The Retirement Savings Gap and How Women Can Get Ahead
Women know the importance of juggling obligations and priorities, including work, being a spouse, caring for kids or elders and spending time volunteering in our communities. We work hard to meet our goals and to achieve success, so why not add that same outlook for planning for retirement?
For the past few years, I’ve worked with a married couple in their late 20s on their 401(k) planning. Both the husband and wife invest the same dollar amount in their 401(k) plans. For this couple, saving for retirement is a healthy competition. She doesn’t want her husband’s account balance to be more than hers. If it is, she’ll increase her deferral to match or surpass his contribution. Here’s the interesting part: Right now in their careers, he’s making more money than she does, but it doesn’t stop her from maintaining the same level of savings.
Does this couple sound like you and your significant other? Do they sound like couples you know?
In reality, these clients are outliers when it comes to national retirement saving statistics. Many women do not save at the same rates as men, if they save at all. In fact, a 2018 Prudential study found that women have saved on average 43 percent less than men, and nearly half the female respondents said they have no retirement savings at all. More than a quarter of the women who responded (28 percent) said they plan to rely on their spouse’s money as a significant portion of their retirement income.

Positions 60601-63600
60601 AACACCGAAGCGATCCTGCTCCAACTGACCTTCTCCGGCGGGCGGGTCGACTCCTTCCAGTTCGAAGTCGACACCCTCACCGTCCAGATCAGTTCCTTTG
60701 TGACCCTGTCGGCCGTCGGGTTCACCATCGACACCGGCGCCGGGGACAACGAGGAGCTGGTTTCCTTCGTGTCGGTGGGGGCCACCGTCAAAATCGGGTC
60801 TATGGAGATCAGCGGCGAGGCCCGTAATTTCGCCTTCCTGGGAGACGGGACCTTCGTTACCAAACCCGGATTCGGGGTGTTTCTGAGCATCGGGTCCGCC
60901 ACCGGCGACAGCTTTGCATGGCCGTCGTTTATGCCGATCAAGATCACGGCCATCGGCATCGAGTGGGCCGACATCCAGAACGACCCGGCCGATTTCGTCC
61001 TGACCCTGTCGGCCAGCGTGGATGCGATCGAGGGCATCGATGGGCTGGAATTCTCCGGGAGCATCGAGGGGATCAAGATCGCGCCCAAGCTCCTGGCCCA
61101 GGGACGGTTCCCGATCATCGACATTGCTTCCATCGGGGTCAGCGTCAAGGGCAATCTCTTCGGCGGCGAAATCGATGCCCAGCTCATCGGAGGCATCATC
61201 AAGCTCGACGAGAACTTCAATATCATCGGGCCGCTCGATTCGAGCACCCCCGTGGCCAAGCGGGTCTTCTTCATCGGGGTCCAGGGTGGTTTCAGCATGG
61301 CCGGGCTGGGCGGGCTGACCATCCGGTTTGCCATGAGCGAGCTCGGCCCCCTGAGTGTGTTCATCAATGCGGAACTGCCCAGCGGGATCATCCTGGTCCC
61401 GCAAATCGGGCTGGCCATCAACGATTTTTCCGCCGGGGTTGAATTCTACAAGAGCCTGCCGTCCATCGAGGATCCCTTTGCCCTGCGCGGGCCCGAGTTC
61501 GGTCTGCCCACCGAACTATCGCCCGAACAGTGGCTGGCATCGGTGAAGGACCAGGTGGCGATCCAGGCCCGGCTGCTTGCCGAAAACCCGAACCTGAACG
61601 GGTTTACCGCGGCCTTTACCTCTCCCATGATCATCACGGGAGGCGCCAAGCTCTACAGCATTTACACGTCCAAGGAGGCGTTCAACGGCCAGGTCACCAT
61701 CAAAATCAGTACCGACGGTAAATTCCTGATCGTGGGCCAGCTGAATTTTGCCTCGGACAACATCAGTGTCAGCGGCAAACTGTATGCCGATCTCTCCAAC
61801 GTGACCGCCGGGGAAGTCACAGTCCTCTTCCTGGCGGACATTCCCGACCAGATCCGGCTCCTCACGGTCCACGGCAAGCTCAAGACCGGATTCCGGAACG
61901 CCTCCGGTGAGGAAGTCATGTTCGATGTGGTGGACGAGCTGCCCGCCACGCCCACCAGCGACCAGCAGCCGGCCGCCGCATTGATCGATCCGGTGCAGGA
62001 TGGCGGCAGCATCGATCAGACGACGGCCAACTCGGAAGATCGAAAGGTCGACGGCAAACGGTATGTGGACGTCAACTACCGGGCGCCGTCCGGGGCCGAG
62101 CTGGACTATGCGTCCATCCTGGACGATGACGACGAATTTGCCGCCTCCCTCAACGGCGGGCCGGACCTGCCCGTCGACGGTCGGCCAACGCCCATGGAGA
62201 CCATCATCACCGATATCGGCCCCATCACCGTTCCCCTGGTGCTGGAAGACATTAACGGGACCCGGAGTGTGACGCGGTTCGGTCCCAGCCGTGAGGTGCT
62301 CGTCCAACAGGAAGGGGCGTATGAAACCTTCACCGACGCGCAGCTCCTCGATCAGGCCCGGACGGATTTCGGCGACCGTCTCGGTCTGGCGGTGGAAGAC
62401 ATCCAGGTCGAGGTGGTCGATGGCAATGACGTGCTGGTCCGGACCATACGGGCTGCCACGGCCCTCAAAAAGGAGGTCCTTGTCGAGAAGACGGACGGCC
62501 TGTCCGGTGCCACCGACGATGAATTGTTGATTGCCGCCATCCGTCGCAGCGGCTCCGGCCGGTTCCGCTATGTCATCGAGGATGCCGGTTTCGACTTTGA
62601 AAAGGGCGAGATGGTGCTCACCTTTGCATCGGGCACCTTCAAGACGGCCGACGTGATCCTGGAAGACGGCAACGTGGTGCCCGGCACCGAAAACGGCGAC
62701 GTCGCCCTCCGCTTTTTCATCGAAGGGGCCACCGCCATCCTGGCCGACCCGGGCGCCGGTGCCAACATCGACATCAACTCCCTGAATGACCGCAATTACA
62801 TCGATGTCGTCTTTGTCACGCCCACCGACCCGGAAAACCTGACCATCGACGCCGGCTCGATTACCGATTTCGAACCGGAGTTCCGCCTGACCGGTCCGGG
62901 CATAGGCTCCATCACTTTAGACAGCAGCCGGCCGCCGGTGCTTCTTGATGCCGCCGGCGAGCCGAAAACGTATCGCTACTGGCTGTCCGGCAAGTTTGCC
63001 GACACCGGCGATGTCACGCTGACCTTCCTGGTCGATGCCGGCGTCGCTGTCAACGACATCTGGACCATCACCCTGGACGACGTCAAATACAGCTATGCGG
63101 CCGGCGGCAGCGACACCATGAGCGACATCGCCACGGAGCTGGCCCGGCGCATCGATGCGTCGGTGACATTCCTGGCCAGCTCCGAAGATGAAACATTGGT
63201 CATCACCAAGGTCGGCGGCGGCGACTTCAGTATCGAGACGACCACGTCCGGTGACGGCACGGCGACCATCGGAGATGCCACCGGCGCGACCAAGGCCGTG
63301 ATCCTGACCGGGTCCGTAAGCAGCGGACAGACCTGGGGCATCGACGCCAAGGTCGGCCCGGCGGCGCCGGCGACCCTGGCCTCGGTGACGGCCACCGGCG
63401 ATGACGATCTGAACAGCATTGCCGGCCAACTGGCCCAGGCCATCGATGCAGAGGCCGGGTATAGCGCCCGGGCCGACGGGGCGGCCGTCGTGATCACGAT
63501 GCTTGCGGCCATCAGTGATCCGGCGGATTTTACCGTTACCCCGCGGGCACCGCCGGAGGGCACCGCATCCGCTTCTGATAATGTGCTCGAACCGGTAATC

What you can do today to better prepare for retirement
Luckily, the steps to better understanding your 401(k) can be simple. Here are four actions you can take today to ensure you’re preparing for retirement:
- Contribute as much as you can from your paycheck each month.
- Take advantage of your employer’s full match — this is free money!
- Spend time reviewing and understanding your statement each quarter.
- Attend 401(k) education sessions when they’re offered by your employer to learn more about the Plan.
Additional steps business leaders and decision makers can take to help all employees
- Be an advocate for securing and maintaining a strong retirement plan as part of your company’s benefits package.
- Challenge your company to offer to hold 401(k) education sessions if they don’t already.
- Invite other women to retirement planning and 401(k) education events.
What will you do today to get ahead in your retirement savings?
This article was originally featured in the Des Moines Business Record’s Lift IOWA newsletter on July 1, 2019.